Brandywine Ruffled Rim with Attached Saucer
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The inspiration for this pot comes from Colonial Williamsburg's collection of early American pottery, and is a rare commemorative flowerpot which was handed down as a family heirloom.
Late 18th century and early 19th century potters of Chester County, Pennsylvania, occasionally made "fancy flowerpots" which were inscribed with a family name, or to commemorate a special event.
The pot that inspired my piece, was made for Elizabeth Canby in 1825, by Chester County potter, Enos Smedley, and inscribed with her name, and the name of her home, Brandywine, in Wilmington, Delaware. Not many examples of 18th and early 19th century flowerpots exist, due to seasonal wear and tear, and the fact that they were made of earthenware, which is more fragile than the higher fired stoneware, which was used for household crocks and jugs. I've included a photo of the original here.
I love the full and graceful form of the original piece, and tried to put my own touch on the design, without copying it exactly. I've made it with an attached saucer, but gave it a crimped base, which gives the illusion of the pot sitting on a separate saucer.
This rare example of a fancy flowerpot was handed down in the Canby family, passing through four generations, eventually being gifted to Colonial Williamsburg in 1983 by Beatrix T. Rumford, the great-great-great niece of Elizabeth Canby.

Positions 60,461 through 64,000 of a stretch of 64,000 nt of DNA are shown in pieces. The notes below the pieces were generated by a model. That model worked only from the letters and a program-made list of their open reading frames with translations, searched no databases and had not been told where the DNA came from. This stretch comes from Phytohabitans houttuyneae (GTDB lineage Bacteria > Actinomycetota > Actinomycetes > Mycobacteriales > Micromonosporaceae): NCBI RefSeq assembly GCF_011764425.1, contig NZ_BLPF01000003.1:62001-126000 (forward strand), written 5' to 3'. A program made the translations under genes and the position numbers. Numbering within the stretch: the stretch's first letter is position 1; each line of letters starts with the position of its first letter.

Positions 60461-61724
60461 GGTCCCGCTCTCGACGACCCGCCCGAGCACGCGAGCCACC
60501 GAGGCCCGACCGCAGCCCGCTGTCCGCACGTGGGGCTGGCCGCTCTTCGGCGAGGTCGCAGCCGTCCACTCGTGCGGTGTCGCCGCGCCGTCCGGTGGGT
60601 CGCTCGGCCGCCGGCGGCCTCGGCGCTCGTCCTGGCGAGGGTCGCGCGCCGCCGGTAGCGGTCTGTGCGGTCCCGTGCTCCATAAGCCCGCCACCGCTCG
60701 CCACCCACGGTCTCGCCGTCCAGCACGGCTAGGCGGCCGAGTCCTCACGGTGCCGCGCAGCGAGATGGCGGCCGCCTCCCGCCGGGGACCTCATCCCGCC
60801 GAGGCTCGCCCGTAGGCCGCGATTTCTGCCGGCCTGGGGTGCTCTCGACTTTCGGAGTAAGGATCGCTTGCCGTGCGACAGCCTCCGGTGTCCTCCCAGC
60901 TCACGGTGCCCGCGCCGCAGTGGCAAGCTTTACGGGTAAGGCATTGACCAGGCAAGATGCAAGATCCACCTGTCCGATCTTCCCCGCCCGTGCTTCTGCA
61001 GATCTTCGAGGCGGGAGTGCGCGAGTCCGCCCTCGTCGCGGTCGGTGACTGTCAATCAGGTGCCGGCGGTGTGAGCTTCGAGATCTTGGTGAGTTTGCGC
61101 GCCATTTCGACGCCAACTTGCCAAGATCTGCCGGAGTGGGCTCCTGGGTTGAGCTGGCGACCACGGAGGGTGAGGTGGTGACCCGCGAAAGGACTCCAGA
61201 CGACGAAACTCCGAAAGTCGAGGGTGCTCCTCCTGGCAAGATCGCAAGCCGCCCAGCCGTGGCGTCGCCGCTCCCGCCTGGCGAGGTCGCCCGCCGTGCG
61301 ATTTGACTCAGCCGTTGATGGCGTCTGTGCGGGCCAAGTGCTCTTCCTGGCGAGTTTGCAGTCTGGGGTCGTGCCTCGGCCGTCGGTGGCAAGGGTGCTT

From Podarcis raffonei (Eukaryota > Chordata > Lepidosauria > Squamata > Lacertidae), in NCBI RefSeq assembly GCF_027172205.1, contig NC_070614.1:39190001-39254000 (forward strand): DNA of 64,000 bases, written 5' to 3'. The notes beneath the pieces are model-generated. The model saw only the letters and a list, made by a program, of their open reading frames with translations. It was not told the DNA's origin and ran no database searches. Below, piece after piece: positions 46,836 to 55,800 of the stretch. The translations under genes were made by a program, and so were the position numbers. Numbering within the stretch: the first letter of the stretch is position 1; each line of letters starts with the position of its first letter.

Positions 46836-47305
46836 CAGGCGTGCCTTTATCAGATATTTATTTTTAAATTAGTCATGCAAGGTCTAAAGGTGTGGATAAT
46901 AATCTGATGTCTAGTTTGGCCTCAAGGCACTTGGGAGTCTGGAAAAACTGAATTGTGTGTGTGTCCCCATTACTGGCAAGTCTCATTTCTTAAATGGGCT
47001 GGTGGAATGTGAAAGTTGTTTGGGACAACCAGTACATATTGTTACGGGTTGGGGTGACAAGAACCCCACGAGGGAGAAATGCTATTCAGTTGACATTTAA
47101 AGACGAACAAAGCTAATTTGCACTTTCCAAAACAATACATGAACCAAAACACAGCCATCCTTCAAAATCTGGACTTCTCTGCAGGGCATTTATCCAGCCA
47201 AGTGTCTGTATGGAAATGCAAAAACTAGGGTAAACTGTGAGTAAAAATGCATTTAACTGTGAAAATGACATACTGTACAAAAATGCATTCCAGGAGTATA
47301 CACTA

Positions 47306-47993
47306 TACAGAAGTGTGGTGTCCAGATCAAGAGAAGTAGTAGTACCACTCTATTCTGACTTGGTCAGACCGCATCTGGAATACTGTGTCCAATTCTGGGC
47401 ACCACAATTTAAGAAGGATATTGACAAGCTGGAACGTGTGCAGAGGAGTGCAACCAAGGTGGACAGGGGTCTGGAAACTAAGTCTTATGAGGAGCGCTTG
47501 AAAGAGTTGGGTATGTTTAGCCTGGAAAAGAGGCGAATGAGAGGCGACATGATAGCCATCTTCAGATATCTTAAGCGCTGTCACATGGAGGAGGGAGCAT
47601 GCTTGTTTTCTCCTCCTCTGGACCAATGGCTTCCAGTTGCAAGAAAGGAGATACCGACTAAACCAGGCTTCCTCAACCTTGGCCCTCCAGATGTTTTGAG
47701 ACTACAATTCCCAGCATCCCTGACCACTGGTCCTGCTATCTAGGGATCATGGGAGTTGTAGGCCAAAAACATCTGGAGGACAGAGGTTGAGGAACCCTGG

My pot is unglazed white clay, and the inside of the pot, and the attached saucer are treated with an acrylic sealer, making them as waterproof as possible. However, be careful where you water the pot; if it is overwatered, water will fill the saucer and could damage fine furniture.
- Handthrown in Rockdale, Wisconsin
- Fired to 2000 F
- Fired-on mineral wash finish
- Drainage hole allows for direct planting
- For indoor and outdoor use, but not frost proof; store inside during winter months
- Price Includes UPS or USPS shipping to the Continental USA
- Dimensions (In)
Approximately 8" top outside diameter x 8" tall.
- Care Guide
This pot was fired to 2000 degrees fahrenheit, but care should be taken to not leave the pot outdoors in freezing temperatures.